My research project is on Robust NonLinear Model Predictive Control of a Water-Treatment Aereation Sequencing Batch Reactor (SBR). The removal of pollutants from wastewater is a public health problem that demands technically efficient and cost competitive strategies. The use of sequencing batch reactors (SBR) is one of the main innovative alternatives that has been used for the treatment of water effluents. The problem under consideration consists in computing closed-loop optimal control policies of the aeration profiles under uncertain conditions such that the target values determining water quality are reached in minimum operating time. We propose a robust nonlinear model predictive control scheme to deal with uncertainty in the process model parameters. A sensitivity analysis was carried out to identify the model parameters featuring the strongest influence on model response. The uncertainty was modeled as bounded uncertainty on selected model parameters and a multi-scenario optimization approach was then used for its discretization.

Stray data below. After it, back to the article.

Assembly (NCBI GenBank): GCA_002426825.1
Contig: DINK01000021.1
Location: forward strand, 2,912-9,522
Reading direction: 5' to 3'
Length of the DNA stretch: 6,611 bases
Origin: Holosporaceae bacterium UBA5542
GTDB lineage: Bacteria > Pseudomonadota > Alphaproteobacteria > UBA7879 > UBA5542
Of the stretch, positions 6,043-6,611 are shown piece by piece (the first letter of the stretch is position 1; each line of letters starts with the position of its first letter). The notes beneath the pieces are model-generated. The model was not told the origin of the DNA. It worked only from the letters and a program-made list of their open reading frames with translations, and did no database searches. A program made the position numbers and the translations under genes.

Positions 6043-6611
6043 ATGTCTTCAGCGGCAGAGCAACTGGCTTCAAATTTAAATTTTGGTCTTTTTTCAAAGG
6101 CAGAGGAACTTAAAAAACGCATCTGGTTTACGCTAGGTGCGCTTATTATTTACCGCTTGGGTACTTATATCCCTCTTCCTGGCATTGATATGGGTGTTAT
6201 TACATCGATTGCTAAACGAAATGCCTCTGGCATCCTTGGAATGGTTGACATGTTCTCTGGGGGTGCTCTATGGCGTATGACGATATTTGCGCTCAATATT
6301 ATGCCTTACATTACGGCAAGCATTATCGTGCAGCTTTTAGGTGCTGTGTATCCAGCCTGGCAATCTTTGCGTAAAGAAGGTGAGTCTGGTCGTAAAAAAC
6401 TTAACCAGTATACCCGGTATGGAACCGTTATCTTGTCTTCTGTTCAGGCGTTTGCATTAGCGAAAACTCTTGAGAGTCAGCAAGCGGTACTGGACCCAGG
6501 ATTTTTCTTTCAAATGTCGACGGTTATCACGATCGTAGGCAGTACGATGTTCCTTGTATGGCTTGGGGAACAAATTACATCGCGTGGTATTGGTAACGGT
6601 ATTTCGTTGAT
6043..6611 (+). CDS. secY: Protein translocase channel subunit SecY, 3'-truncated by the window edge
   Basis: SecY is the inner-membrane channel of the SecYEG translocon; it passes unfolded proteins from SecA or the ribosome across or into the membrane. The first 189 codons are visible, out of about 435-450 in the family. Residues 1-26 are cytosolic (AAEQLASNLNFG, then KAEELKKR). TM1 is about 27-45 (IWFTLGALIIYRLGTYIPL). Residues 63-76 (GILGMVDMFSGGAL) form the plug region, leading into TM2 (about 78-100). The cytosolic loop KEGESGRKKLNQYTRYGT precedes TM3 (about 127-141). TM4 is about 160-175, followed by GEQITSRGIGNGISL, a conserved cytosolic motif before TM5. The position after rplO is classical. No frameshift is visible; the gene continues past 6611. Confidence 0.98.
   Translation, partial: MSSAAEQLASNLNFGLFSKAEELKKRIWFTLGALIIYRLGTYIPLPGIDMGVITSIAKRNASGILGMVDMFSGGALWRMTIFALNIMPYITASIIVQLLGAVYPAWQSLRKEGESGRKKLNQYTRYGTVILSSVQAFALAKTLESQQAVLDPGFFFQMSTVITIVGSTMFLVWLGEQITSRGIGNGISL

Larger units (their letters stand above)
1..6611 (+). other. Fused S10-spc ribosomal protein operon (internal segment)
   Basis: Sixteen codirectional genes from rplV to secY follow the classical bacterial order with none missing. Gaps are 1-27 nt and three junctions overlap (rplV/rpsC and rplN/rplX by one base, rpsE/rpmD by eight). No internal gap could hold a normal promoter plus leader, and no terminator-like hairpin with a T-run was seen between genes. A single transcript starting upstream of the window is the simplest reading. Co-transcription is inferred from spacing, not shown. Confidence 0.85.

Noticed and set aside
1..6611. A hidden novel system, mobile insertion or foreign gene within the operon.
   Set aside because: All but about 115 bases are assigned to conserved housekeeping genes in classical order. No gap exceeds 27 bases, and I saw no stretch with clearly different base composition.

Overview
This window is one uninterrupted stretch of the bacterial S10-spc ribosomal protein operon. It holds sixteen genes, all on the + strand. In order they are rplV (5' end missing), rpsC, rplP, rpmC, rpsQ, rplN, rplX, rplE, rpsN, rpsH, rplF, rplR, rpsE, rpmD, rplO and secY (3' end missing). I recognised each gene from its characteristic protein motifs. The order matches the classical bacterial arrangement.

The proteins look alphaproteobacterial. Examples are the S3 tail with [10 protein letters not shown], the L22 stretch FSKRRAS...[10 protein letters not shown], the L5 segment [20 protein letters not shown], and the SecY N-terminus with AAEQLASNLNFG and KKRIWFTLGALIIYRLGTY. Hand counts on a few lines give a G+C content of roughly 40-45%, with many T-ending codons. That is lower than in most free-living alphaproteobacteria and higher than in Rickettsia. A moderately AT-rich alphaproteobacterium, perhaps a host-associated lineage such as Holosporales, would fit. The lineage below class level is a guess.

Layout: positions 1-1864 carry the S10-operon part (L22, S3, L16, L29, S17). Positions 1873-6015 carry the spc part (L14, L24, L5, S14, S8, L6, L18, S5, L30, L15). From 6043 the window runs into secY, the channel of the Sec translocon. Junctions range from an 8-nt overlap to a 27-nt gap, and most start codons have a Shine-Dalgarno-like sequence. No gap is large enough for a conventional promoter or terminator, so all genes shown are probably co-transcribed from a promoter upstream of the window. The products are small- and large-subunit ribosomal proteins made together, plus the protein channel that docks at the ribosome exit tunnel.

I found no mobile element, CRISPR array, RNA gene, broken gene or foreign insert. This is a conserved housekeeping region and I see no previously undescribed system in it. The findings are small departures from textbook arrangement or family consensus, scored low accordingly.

My MASc research studies focused on the development of an algorithm to schedule operations in an actual large scale analytical services plant using models based on multi-commodity flow (MCF) and integer linear programming (IP) techniques. The proposed scheduling algorithm aims to minimize the total turnaround time of the operations subject to capacity, resource and flow constraints. The working principles of the optimization-based algorithm are illustrated with a real large-scale plant. The algorithm’s results were compared against historical data and results obtained by simulating the current policy implemented in the real plant, i.e., first-come first-served. As part of these research studies, I also developed a new methodology that can address three aspects of the economy of the multiproduct processes together; i.e. simultaneous scheduling, design and control. The proposed methodology takes into account the influence of disturbances in the system by the identification of the critical frequency from the disturbances, which is used to quantify the worst-case variability in the controlled variables via frequency response analysis. The uncertainty in the demands of products has also been addressed by creating critical demand scenarios with different probabilities of occurrence, while the nominal stability of the system has been ensured. Case studies involving large-scale nonlinear systems have been developed as applications of the methodology.